The lithops are succulent plants that are perfect to have in the patio or on the terrace: when measuring about 4-5cm high by 1-2cm wide, they can be grown in pots throughout their life and, in fact, if they were planted in the garden would most likely end up losing them.
Although it is usually thought that they are very demanding, in reality they are not so demanding. If you do not believe me, you only have to put to the test the tips and tricks that I am going to offer you in this special, and then if you want to tell me how you are doing.
Characteristics of Lithops
Our protagonist is a genus of succulent plants called Lithops, plants native to southern Africa. The genus, Lithops, comprises 109 species belonging to the botanical family Aizoaceae. They are known by the common names of living stones, living rocks or stone plants, since that is exactly what they look like: stones found in the sandy desert. They are also called cactus stone or lithops cactus, although they are not cactus, they are non cactaceous succulents.
These curious plants form groups of two fleshy leaves coupled divided only by a fissure where the flowers appear, and also the new pair of leaves as the “old” wilts. Depending on the species, the color of the same can be pink, violet, green; with spots, dotted or scored.
The flowers open in autumn, towards sunset. They are reminiscent of those with daisies, although the petals are much thinner (less than 0.5cm thick). They are a little larger than the body of the plants, and have a very nice yellow or white color.
They are considered windows, since in their leaves they have a translucent zone, without chlorophyll, by which sunlight reaches the part that is buried.
Lithops Plant Care
If you dare to buy one or more copies, here is your care guide:
Place your Lithops in an area where sunlight directly , if possible, throughout the day. Ideally, they should be outdoors, since indoors they usually have problems due to the lack of light.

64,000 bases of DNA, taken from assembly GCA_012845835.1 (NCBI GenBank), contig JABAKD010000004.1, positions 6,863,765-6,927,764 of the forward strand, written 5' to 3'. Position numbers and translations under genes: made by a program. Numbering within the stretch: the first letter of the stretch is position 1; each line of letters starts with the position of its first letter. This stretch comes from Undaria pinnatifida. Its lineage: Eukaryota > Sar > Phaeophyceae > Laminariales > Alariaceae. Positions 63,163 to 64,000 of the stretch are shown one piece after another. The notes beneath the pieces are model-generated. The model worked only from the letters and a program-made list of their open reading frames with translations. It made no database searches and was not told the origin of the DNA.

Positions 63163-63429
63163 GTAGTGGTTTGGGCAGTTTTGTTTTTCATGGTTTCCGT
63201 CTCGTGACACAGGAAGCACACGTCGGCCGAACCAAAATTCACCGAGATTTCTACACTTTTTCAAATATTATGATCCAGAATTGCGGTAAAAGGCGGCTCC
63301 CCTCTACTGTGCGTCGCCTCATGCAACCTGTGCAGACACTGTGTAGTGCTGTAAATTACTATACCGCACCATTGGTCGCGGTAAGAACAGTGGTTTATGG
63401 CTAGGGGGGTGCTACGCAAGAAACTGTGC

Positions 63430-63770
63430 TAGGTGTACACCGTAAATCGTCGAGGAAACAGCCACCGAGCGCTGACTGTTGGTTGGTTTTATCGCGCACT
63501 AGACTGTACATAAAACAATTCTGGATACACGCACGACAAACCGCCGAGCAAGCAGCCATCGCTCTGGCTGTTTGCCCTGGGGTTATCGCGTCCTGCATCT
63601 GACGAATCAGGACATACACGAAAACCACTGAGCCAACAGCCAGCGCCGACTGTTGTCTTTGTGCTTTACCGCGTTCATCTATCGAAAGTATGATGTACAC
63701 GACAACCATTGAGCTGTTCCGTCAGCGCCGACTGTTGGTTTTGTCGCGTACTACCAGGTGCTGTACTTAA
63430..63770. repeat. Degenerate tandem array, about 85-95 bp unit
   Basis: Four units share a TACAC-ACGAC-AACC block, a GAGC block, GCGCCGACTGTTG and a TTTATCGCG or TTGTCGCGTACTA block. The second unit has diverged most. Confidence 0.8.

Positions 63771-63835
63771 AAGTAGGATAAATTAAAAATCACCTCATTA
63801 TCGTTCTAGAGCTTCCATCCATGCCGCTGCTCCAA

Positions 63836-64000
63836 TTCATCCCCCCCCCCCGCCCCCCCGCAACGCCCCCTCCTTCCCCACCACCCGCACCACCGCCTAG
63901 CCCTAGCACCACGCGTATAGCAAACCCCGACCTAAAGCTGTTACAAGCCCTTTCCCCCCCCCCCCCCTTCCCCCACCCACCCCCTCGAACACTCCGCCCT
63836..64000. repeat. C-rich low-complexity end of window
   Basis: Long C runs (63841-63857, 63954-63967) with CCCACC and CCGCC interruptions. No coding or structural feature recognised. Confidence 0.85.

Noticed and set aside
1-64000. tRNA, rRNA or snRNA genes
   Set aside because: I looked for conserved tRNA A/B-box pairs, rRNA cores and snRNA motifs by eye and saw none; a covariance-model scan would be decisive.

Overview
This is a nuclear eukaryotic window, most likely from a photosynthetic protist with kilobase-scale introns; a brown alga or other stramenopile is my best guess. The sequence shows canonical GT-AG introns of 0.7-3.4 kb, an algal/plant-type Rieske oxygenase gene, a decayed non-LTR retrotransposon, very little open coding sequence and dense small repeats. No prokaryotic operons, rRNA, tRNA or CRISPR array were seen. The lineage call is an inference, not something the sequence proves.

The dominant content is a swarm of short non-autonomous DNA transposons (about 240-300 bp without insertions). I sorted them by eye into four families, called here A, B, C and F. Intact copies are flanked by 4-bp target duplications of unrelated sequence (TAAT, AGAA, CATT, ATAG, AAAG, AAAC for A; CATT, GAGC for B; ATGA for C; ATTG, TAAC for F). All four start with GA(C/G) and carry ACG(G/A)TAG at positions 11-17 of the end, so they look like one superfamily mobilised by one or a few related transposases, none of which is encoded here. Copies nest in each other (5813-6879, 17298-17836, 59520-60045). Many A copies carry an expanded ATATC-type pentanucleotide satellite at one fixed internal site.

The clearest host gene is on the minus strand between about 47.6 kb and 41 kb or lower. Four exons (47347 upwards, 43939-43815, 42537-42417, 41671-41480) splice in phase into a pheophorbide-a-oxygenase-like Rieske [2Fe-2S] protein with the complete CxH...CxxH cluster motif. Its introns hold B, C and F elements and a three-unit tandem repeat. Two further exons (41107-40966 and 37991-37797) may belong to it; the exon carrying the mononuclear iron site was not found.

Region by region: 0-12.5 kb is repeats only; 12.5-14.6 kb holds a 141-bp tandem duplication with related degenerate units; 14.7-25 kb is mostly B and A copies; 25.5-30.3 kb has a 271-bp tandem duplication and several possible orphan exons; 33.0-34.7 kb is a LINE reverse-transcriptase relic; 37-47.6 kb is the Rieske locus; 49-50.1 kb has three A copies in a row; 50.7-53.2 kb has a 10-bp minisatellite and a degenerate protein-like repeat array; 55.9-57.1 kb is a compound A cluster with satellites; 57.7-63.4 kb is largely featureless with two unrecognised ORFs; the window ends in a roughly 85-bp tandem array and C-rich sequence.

The substrate must have very good drainage. The roots do not support the ponding, so it is highly recommended to use sandy substrates , such as akadama , river sand or pomice.
When do you have to water?
Irrigation is the most important and complicated task at the same time that you have to do when you have plants. With lithops it is not easy to know when to irrigate, although we can do some things to avoid excessive watering:
- One of them is to take the pot once it is watered, and again after a few days . The wet substrate weighs more than when it is dry, so we will only have to memorize the weight it has in each of the situations to know more or less when it’s time to irrigate.
- Another option is to introduce a humidity meter . Just enter it will indicate if it is wet or dry, but to be more reliable it is important to introduce it again in other areas (near the plant, away from it) because normally the substrate is usually more humid just around the plant that near from the edge of the pot.
What water to use?
The most suitable irrigation water is that of rain , but since we can not always get it we can fill a bucket with water from the tap and let it rest one night. The next day we will water with the water from the upper half of the bucket.
Watering in winter